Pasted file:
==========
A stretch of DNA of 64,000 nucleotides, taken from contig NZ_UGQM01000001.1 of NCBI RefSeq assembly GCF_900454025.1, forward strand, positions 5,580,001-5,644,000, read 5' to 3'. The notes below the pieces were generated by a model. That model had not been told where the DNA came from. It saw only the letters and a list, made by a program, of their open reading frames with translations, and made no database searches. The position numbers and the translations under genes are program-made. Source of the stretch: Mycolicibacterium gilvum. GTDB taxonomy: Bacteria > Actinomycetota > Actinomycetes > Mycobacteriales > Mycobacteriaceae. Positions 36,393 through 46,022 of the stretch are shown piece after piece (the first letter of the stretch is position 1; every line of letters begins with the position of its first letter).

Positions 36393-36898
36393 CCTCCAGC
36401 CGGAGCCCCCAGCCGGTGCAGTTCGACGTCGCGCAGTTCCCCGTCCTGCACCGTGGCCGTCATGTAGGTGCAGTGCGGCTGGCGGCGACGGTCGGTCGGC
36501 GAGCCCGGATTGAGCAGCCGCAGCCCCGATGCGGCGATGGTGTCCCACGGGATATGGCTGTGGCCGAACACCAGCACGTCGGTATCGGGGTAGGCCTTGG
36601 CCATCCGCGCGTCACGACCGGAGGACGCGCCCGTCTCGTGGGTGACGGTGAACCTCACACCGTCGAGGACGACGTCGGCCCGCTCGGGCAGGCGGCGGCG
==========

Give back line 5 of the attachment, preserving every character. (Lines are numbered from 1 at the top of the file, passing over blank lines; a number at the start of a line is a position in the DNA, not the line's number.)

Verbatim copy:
36501 GAGCCCGGATTGAGCAGCCGCAGCCCCGATGCGGCGATGGTGTCCCACGGGATATGGCTGTGGCCGAACACCAGCACGTCGGTATCGGGGTAGGCCTTGG